Property, as well as the housing market more broadly, has long been a stable, yet lucrative investment strategy. In much the same way, gold is another traditional investment asset that allows for wealth protection, creation, and security within high inflationary environments. However, these two investment avenues have undergone some readjustment, with the dream of homeownership seeming increasingly less attainable for younger generations. In the US, a report by Urban Institute found that those aged 18-24 were spending almost a third of their income on rent, while median house prices soared in 2021. This is not just an example, but a signifier of a much broader shift currently playing out in the property market. In the first part of 2021, 15% of US homes were purchased by corporate investors - rather than families or individuals - leaving the average American citizen with less than a fractional chance of winning a home over an investment firm, like BlackRock. This article will compare the path of gold and property investment respectively, to uncover which asset will sustain your portfolio through the best and the worst of (economic) times. Here, we’ll ask the question: is it time to rethink your investment? Property - The Changing Landscape Both property and gold have been termed as “safe-haven” investments, but with the ever-changing nature of the financial market, it is important to reassess this term. Haven investments have the capacity to maintain or even increase in value during times of economic downturn. They are deemed to be safe, precisely because their valuation trajectory is not necessarily correlated with ongoing stock market activity or the development of certain geopolitical events. While there is yet to be an investment entirely free of risk, the key is ensuring sufficient stability while also taking advantage of growth over time. In the case of property, the financial crash of 2007-8 was enough to remind investors that even property, previously thought to be the safe-haven asset, can come under fire in certain, extreme market conditions. With the economic crash still in people’s recent memory, the Evergrande situation in China now threatens to create a domino effect similar to the repercussions seen after the ‘08 crash, or ones of an even higher magnitude. Evergrande Troubles With the property giant, Evergrande, now on the edge of default, the housing bubble in China continues to present a dilemma for property investors in the country. Property overvaluation in Hong Kong, for example, has surged to at least 46 times an individual’s average income. This gross overvaluation of property is not only an issue for the country’s domestic housing market, but also for overall GDP growth, and the global economy as a whole. As for the situation in the UK, the housing dilemma is apparent, but for altogether different reasons. Some property experts have, notably, described the government’s net-zero strategy to decarbonise all sectors of the economy as a ticking time bomb. In all likelihood, property investment is soon to be hit by demands for clean technologies, in a move away from fossil fuel heating systems. To meet the climate pledge, property investors are likely to see increased expenses of around £4,487 for a house and £2,256 for a flat, according to the Ministry for Housing, as the new green standard for homes is written into legislation. With increased barriers for developers and uncertainty around how the government plans to overcome this, property investors may need to begin considering other options for safeguarding their capital. The Case for Gold As for gold, the metal recently saw a remarkable 3-month-high, a significant win for the asset that has historically proven to be a safe haven for investors during times of heightened market turmoil. Speaking of all-time highs, gold recorded its highest price to date just recently in 2020, when the metal hit $2,067 per ounce on August 7. As geopolitical tensions and US inflation data are priced in, gold continues to push forward after a long stretch of quantitative easing policies seen during the pandemic. Annual Percentage Change over 20 Years - Gold up 10.3% - Sourced from World Gold Council It seems that long after US former President Nixon saw an end to the gold standard in 1973, and gold was no longer pegged to the value of the dollar, the precious metal still presents investors with the key traits of a safe haven asset. In the '70s however, investors were barred from trading in their fiat dollars for gold, making the precious metal less accessible to everyday citizens at the time. Following this pivotal move, gold has increased in value by over 500% in the years since the gold standard was abolished, with central banks making sure that their reserves remain abundant. But it is only now that gold has been digitalised, that it has become infinitely more accessible to the everyday investor, making it even easier to buy gold in fractional amounts, trade it, and spend it, just like any other currency. So, let’s compare property and gold in greater detail: Wealth Protection - Is it inflation proof? In October 2021, the official annual inflation rate in the US was released, with the figure at 6.2%. More recently, inflation has now reached 7%, for the first since 1982, which marks the highest level of inflation seen in the US for almost 40 years. With inflation no longer “transitory” as was previously declared by the central bank, but sustaining its remarkably high rate, investors are responding by seeking investment assets that store wealth and hedge against its damaging effects. Danielle Di Martino notes that gold, historically, is the least correlated asset class in existence with inflation. More than simply offsetting its effects, gold has maintained a positive correlation with rising inflation rates, and achieved an average yearly performance of +10.6%, over the last 50 years. Gold has performed well in times of high volatility, in bear markets, and even outperformed the stock markets at times. Similarly, rental property can also act as an effective inflation hedge in some respects. Property investors can generate a positive cash flow, most evidently, through letting out the property to tenants and earning on the rental income each month. Homeowners can adjust their rental income to overcome inflation rate spikes, however, this method can entail extensive negotiations with tenants. There is also the chance that inflation rates will rise faster than the rent can be reasonably increased. In the medium-to-long term property or real estate investment is widely considered safe. However, this is mostly dependent on the local and global market conditions, with long term investment in real estate offering an average appreciation of about 3.8% in the last 25 years. As mentioned, property is often deemed safe but carries the very tangible human risk of handling tenants, making it a highly involved investment at times. There are, however, more passive investments that can also present competitive returns. Asset Valuation & Ownership When investing in either property or gold investment, it is not financially feasible to simply "break even". To ensure the investment is worthwhile, the outcome should be a sustained positive cash flow for the investor. Essentially, the cost of owning or controlling the asset, must not be higher than the financial output. With property investment, for instance, there are high gains to be made. However, in order to fully realise these capital gains, the property must be sold. Notably, in December 2021, UK housing prices were on the up, with the average UK asking price for property standing at £340,167 - representing a 6.3% (YTD) increase over the past 12 months. However, as existing homeowners will note, the sale-minus-buy price does not account for the numerous unrecoverable costs consistent with property investing: estate agent fees, mortgage, valuation, stamp duty, as well as maintenance costs for the property. Even for savvy investors, property investment can represent a double sting, with the potential to become a liability taking money out, rather than adding, to your pocket. In some ways, gold historically featured similar attributes of costly fees for storage and insurance, with the addition of being cumbersome and impractical for daily monetary use - despite its capacity to store value. However, investment in gold has recently become more accessible to the everyday investor, opened up by the introduction of digital gold. What’s more, companies such as Kinesis now offer investors the ability to store their physical gold, free of charge, in their global vaulting network. Investors have the ability to secure legal title ownership of physically allocated gold, as well as spend it like any other global currency. Yielding Potential Another aspect to consider in both property and gold investment is the yield-bearing potential of these assets. In the case of property or real estate more specifically, the yield-bearing benefit is found by calculating the projected annual return for the property, as outlined below. Rental yield = Annual rental income / Property value x 100 So, if the annual rental income is £14,400, with the property valued at £400,000 on the market, the rental yield for this property would rest at 3.6%. With the national average rental yield in the UK currently at 3.63%, anything over this amount is considered to be high. While this yield is competitive, as mentioned earlier, the annual rental income must be adjusted year on year to account for fluctuations in pricing within the housing market, in addition to maintaining a continual balancing act with inflation levels. Overall, while the yield on the property itself may be passive, this investment strategy is certainly not, requiring a high level of maintenance and attention on the part of the investor. Is it time to rethink your investment? It is becoming harder to find growth in the economic environment, as well as protection and liquidity. Clem Chambers comments that this is the real danger of inflation, making economies less stable and more fragile to economic shocks. In times of high inflation, investors will generally look into buying yield-bearing assets, to offset the process of currency devaluation and rising prices of goods and services. Gold, which has been discussed at length, did not previously offer investors a yield, so many neglected to consider its stabilising effect on a portfolio, despite its historical appreciation and positive performance in inflationary environments. Only more recently, since its digitalisation, are investors now considering gold once again, with companies such as Kinesis allowing investors, for the first time in industry history, to earn a usage-based yield on their gold bullion. Paying no extra charge on storing their precious metals, insurance costs or account fees, investors took home a positive return on their gold investment, in addition to the asset’s significant appreciation over the past year. So, with the impending economic repercussions of the pandemic now just coming to light, gold is certainly an option worth considering for investors. Thinking about gold investment? Learn More This publication is for informational purposes only and is not intended to be a solicitation, offering or recommendation of any security, commodity, derivative, investment management service or advisory service and is not commodity trading advice. This publication does not intend to provide investment, tax or legal advice on either a general or specific basis.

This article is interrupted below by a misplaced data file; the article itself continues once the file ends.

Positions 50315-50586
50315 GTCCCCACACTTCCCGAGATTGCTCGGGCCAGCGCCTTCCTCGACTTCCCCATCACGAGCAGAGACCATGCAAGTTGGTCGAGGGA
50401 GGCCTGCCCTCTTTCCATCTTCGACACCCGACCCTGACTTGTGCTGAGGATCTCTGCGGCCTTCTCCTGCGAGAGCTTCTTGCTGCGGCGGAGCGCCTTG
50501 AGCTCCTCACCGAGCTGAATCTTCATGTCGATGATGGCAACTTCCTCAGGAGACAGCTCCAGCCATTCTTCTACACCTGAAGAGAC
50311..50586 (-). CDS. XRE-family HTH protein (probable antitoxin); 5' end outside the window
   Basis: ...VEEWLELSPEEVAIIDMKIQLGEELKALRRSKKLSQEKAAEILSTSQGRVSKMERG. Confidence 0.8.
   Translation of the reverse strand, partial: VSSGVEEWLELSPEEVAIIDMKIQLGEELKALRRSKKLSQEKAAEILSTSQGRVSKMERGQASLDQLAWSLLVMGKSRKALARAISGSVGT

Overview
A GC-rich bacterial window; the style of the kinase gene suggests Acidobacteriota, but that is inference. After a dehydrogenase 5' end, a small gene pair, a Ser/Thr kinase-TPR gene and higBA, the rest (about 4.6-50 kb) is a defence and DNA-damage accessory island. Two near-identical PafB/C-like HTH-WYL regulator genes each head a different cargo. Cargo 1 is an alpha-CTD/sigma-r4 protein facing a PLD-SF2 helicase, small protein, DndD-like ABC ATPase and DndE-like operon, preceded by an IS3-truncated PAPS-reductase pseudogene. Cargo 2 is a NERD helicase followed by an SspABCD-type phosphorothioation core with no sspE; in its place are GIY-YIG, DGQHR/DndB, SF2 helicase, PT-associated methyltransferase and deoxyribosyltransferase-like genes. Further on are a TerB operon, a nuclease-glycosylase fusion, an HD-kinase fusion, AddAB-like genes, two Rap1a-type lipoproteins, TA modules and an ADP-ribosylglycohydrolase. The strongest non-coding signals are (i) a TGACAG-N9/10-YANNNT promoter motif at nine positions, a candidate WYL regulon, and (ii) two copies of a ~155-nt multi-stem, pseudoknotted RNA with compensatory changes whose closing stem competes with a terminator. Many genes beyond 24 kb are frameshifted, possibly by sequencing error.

Bitcoin has often been described as “digital gold” and is supposedly more popular with today’s younger generation than gold itself. So, what needs to be considered when asking the question: what’s the difference between investing in gold or Bitcoin? Bitcoin - Volatility, Returns & Value Bitcoin is a decentralized digital currency, without a central bank or single administrator, that can be sent from user to user on the peer-to-peer network without the need for intermediaries. Bitcoin is perhaps one of the most widely recognised cryptocurrencies or digital currencies that exist today. Its volatility, extreme at times, has been astonishing. At the beginning of 2021 Bitcoin was valued at about $31,000, reaching a peak of just over $63,000 in April, then plunging to $30,000 in July and rallying to an all-time high of almost $68,000 in November of last year. In January 2022, it then plunged to a low of $35,000 and is currently trading at about $44,000. Bitcoin outpaced gold substantially in 2021, with the digital coin up nearly 55% and gold down by about 4%. Cryptocurrencies such as Bitcoin have gained traction in finance worldwide thanks to dissent, greed, idealism, and fear of missing out. Fidelity, one of the world’s biggest asset managers, has even launched a Bitcoin exchange-traded fund (ETF), while other institutions including investment banks and hedge funds are now more interested in trading the coins and buying them for their clients. Proponents of Bitcoin argue that it is a store of value and a safe haven asset. Bitcoin is a very high-risk investment with no guaranteed return because it's a volatile asset. That means that the value of Bitcoin may rise or fall dramatically over a very short period - even as quickly as a few hours or days. Bitcoin is 12 times more volatile than the S&P 500 index and more volatile than gold. And as with all cryptocurrencies, Bitcoin has no intrinsic value. Gold - an emotional, cultural & economic investment According to the World Gold Council, gold has emotional, cultural, and financial value with people across the globe buying gold for vastly different reasons. Purchasing of the asset is often influenced by a range of national socio-cultural factors, local market conditions and wider macro-economic drivers. The diverse uses of gold, whether in jewellery, technology or by central banks and investors, mean those different sectors of the gold market rise to prominence at different points in the global economic cycle. This diversity of demand and the self-balancing nature of the gold market underpin gold’s robust qualities as an investment asset. Investing in Digital Currency When opting for a safe-haven investment, Bitcoin or cryptocurrencies, more broadly, are certainly not the first avenue that comes to mind. Bitcoin’s sharp drop in value on various occasions in 2021 is a perfect example of the risks associated with crypto investing. Cryptocurrency is still an extremely volatile investment, prone to big swings in short timeframes. As with any new investment, it’s important to do your research, and understand all of the risks. It would be prudent to follow the 5% rule - that is, to not contribute more than 5% of your portfolio to risky assets like crypto. A digital currency behaves exactly like any riskier asset and performance is tied to risk appetite in financial markets. The value of a digital currency fluctuates according to risk-off/risk-on episodes as well as the overall sentiment in the financial markets. Bitcoin has proven to be highly correlated with stock markets over the last 12 months. A report from the Financial Stability Board - set up by the G-20 in the wake of the financial crisis - warned that digital assets could soon threaten global financial stability. The report highlighted the scale of the asset class and their increasing interconnectedness with traditional finance and their structural vulnerabilities. What is the digital currency market? Bitcoin continues to lead the pack of cryptocurrencies in terms of market capitalization, user base, and popularity. Beyond that, the field of cryptocurrencies has expanded dramatically since Bitcoin was launched over a decade ago, and the next great digital token could be released tomorrow. The crypto universe was valued at some $2.4tn in October 2021, a market value three and a half times what it was at the start of the year. That compares with the UK GDP of $2.7tn. Gold vs Bitcoin Which one is a better investment depends on your risk tolerance, investing goals, strategy, and how much capital you can handle losing. Consider buying Bitcoin if you want to speculate and join in the fervour for cryptocurrencies. Bitcoin is young and unproven as an investment whereas gold has dominated the economies and markets for thousands of years as a means of exchange and holding wealth. Gold has been an asset that holds value over long periods and is used to hedge against market downturns. In a cycle of low and negative real interest rates and a hedge against economic, macro, and geopolitical uncertainty, gold is unrivalled as an asset indispensable in portfolio diversification and wealth preservation. Gold has made a positive start to the year, outperforming bonds and equities as skittish investors scour the market for safe places to park cash. Fuelled by Russia-Ukraine tensions, concern that higher US rates could slow growth (recession fears), and the potential for an inflation-induced monetary policy error, gold has regained its lustre. The relationship between gold and inflation-adjusted “real” interest rates was starting to weaken amid concerns about the economic outlook and rising prices. Typically, real rates are negatively correlated with gold. This is because higher interest rates make non-interest-bearing assets such as gold less attractive. But that has not been the case this year. As real rates have increased, the gold price has remained resilient. Thinking of gold investment? Learn More This publication is for informational purposes only and is not intended to be a solicitation, offering or recommendation of any security, commodity, derivative, investment management service or advisory service and is not commodity trading advice. This publication does not intend to provide investment, tax or legal advice on either a general or specific basis.